times or other breaks, or outside of work hours.

C. No Expectation of Privacy

Employees have no expectation of privacy, with respect to any aspect of their use of
Nonprofit's E-Ware, including but not limited to the Internet or electronic mail,
either while working in the office or remotely, including personal information or messages
created, received or maintained on Nonprofit's E-Ware.. Nonprofit may need to access any
and all information, including computer files, e-mail messages, text messages and voicemail
messages. Nonprofit may, in its sole discretion, inspect all files or messages on its E-Ware at any
time for any reason. Certain of the Nonprofit's E-Ware requires the use of a password. Passwords do not confer any right of privacy upon an employee of Nonprofit.

D. Deleted Information

All employees should understand that any information kept on Nonprofit's E-Ware may be electronically recalled or recreated regardless of whether it may have been "deleted" by an employee. Employees who delete information or messages should not assume that such information or messages are confidential.

E. License Restrictions

All software in use on Nonprofit's Technology Resources is officially licensed software. No employee may load any software on the Nonprofit's computers, by any means of transmission, unless authorized in writing in advance by __________ [specify, e.g., Technology Coordinator, Office Manager, etc.] and thoroughly scanned for viruses.

F. Confidential Information

Nonprofit protects confidential information of both the Nonprofit and its clients. ("Confidential Information"). Therefore, employees are expected to use good judgment when using or transmitting Confidential Information using Nonprofit's E-Ware. Confidential Information should not be accessed through Nonprofit's E-Ware in the presence of unauthorized individuals nor be left visible or unattended on any E-Ware.

THIS POLICY MAY BE MODIFIED ONLY IN WRITING BY XXXX. NO OTHER EMPLOYEE HAS THE AUTHORITY TO MODIFY THIS POLICY EITHER VERBALLY OR IN WRITING.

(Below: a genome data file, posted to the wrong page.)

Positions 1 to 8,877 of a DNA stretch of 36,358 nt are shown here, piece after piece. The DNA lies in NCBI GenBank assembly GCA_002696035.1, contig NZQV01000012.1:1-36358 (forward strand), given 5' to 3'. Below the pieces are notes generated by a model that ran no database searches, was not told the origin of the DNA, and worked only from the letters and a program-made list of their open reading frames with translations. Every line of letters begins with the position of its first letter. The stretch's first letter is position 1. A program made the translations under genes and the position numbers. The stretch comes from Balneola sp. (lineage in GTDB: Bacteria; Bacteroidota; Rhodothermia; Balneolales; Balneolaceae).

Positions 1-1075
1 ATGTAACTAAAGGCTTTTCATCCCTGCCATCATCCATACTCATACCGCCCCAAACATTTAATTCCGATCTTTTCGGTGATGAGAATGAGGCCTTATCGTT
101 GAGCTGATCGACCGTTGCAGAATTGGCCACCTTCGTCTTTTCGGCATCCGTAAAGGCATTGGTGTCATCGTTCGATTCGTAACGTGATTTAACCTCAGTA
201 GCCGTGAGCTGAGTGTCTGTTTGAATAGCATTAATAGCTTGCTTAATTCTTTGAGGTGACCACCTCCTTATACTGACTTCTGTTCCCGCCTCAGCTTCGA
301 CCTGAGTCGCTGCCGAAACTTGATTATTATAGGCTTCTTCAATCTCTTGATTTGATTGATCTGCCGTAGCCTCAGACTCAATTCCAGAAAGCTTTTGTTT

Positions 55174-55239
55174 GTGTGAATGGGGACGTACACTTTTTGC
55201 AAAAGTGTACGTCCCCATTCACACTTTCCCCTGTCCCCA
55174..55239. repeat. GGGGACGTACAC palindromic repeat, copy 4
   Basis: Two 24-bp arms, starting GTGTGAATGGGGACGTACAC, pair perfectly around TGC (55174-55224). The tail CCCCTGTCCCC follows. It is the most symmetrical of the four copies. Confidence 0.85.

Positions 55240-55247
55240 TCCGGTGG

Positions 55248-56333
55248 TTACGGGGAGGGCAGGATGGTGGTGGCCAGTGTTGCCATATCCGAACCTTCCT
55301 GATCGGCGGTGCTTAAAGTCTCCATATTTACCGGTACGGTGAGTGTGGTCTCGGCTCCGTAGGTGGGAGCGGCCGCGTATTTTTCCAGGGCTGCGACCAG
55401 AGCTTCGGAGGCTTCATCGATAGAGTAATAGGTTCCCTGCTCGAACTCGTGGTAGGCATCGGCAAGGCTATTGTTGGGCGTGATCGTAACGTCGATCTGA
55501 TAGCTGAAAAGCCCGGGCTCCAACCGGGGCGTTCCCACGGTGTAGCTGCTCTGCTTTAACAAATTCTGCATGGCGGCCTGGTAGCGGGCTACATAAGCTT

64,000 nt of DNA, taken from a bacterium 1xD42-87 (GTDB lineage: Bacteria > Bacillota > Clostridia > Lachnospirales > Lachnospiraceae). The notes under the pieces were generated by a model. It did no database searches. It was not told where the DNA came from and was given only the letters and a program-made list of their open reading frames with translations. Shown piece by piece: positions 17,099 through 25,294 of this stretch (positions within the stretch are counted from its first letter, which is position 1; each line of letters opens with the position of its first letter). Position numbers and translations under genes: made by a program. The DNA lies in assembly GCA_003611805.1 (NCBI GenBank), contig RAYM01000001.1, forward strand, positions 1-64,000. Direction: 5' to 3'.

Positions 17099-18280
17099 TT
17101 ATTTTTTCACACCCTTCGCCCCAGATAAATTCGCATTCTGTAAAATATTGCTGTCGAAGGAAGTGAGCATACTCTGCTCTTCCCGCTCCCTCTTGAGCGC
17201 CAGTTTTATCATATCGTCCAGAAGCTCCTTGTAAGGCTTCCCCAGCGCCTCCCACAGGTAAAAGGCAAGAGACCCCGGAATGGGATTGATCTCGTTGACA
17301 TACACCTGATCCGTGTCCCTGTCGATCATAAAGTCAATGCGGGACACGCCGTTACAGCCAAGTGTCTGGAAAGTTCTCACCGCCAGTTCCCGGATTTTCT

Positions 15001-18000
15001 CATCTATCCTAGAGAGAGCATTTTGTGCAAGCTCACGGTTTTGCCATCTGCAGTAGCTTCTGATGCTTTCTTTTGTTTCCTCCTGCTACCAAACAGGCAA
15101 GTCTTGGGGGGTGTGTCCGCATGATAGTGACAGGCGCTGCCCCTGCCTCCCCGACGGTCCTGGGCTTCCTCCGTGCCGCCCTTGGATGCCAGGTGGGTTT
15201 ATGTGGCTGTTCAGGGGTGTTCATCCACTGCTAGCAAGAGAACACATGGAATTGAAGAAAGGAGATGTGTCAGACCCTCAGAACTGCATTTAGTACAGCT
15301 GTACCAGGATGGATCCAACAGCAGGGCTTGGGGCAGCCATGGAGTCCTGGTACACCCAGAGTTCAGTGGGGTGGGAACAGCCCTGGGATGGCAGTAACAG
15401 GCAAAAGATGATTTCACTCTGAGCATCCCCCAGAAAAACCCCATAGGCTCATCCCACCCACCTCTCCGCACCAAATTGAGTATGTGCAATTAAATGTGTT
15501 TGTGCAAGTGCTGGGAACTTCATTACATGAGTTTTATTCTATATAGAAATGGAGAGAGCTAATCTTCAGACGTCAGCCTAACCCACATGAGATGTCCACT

Note: this sample policy accompanies the Blue Avocado article, "Can We Fire Someone for Something They Said in a Personal Email?" by Pamela Fyfe

Can We Fire Someone for What They Said in Personal Email?

Dear Rita in HR: We recently discovered that an employee is shopping online at work and is signed on to social media sites such as Facebook for about 3 hours per day. We don't know if she merely views it for a moment and then leaves it open or if she is actually posting and reading for those 3 hours. We also don't know if she is doing this exclusively during her lunch and break time, which combined would account for about 1 hour/day. In addition, she left her Gmail account open and we were able to read some of the mail she sent to a friend about the fact that she hates her supervisor.  We would like to fire her for these infractions. Are we are solid legal ground here?
-- Don’t Know Much about the eWorkplace

Dear Don't Know: You've got a complicated situation here. . .

Outdated Job Description May be Getting Us in Trouble

Dear Rita: Help! I'm the executive director of a nonprofit with 35 employees. Recently, one of our employees said he can't drive anymore due to vision problems. It's his job to drive to different client sites to provide training . . . we serve a rural community without much public transit. I looked at his job description -- which is outdated -- and it says nothing about driving! I can't believe it isn't listed there, but it's clearly part of his job and necessary to reach our clients. I know the Americans with Disabilities Act (ADA) says that employees must be able to do the essential functions of the job, but we never put driving into his job description. Now what do we do? Signed, Wish I Had a Time Machine